Archive for the ‘ASA Advert Censor’ Category

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queens solitaire gamesA banner ad for a solitaire game, seen on the lock screen of a phone that was running the AVG Cleaner app in October 2016, featured three women in bikinis posing in a suggestive manner.

A complainant challenged whether the ad had been inappropriately and irresponsibly placed, as it had appeared untargeted on a device used by children.

Queens Solitaire Games, whose product was promoted by the ad, did not respond to the ASA’s enquiries.

AVG Technologies UK Ltd, in whose app the ad appeared, stated that, in order to prevent improper ads from appearing in their apps, their ad providers automatically blocked ads referencing several categories, including sex and sexuality. However, on rare occasions, inappropriate ads could bypass this screening. They said that this usually happened when the advertiser categorised or named the ad in a misleading manner. When made aware of such an incident, they immediately blocked the ad manually on all ad networks and sent it to their ad providers for investigation.

ASA Assessment: Complaint Upheld

The ASA was concerned by Queens Solitaire Games’ lack of response and apparent disregard for the Code, which was a breach of CAP Code (Edition 12) rule 1.7 (Unreasonable delay). We reminded them of their responsibility to provide a response to our enquiries and told them to do so in future.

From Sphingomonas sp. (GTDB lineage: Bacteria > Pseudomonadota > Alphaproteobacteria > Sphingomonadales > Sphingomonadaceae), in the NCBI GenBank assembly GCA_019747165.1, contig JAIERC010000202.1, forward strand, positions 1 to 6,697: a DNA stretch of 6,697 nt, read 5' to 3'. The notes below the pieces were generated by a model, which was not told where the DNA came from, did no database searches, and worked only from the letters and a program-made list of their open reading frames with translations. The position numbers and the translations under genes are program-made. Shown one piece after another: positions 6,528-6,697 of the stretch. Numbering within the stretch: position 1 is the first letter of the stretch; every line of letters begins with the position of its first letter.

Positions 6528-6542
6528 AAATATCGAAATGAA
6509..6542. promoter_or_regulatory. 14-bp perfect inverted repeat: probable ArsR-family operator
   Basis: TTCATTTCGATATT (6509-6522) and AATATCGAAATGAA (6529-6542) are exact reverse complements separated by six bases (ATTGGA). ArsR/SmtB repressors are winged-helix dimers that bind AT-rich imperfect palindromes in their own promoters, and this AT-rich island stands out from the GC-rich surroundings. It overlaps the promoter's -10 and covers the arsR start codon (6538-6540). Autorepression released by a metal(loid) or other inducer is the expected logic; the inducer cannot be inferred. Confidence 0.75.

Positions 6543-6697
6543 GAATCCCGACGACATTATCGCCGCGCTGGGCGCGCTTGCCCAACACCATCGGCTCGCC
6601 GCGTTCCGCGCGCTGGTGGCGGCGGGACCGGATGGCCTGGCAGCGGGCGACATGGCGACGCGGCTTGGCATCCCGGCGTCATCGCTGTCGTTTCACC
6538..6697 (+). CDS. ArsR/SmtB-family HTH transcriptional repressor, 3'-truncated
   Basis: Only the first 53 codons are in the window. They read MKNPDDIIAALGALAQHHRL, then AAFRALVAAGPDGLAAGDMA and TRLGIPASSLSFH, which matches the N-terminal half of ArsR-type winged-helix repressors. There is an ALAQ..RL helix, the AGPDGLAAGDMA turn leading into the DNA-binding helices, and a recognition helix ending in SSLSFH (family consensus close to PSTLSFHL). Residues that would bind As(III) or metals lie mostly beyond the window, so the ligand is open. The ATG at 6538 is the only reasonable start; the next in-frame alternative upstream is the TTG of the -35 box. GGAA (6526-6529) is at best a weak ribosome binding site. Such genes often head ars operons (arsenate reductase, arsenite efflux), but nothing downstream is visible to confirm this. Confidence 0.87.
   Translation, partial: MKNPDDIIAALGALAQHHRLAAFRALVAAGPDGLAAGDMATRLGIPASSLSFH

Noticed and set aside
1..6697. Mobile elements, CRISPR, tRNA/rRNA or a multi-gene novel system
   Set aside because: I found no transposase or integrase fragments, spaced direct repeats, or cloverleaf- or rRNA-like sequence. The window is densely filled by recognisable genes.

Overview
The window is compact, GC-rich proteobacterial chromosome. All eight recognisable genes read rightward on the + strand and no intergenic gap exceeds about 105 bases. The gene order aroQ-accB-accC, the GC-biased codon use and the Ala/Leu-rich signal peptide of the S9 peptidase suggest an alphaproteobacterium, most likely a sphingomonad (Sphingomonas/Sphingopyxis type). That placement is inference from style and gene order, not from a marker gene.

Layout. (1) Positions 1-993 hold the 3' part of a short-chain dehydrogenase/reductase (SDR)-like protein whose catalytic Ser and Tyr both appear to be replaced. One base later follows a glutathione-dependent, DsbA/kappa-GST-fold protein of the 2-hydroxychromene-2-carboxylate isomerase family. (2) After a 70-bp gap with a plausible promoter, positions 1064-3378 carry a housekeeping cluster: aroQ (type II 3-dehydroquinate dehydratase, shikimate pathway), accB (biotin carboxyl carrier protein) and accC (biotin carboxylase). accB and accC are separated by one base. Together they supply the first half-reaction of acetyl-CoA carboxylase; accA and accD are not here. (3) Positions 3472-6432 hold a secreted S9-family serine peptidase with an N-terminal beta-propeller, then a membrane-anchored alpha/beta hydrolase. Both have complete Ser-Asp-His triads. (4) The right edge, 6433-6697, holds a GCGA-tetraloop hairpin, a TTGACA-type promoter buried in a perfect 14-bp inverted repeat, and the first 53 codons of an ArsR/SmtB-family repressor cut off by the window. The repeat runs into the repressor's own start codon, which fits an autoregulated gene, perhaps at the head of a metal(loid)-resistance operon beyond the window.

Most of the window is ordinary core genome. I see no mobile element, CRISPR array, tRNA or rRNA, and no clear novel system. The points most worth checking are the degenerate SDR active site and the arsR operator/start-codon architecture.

We considered that the sexualised nature of the images meant that they should not appear in media that might be seen by children. While the app was unlikely to appeal to children, we considered that, if installed on a device used by children, it could easily be seen by them. Furthermore, we noted that the ad had appeared on the screen of a phone while it was locked, increasing the chance of it being seen by children. We considered that Queens Solitaire Games held primary responsibility for ensuring that the content and placement of the ad complied with the CAP Code, and that they should have correctly flagged the content of the ad to the publisher. However, we considered that AVG Technologies was also responsible for ensuring that ads in their apps were targeted appropriately. We acknowledged that they had systems in place to prevent ads with sexual content from appearing in their apps, and welcomed their prompt action to remove inappropriate ads. However, we were concerned that their procedures had not been adequate to prevent the ad from appearing in an inappropriate medium in this case. We therefore concluded that the ad had been placed irresponsibly.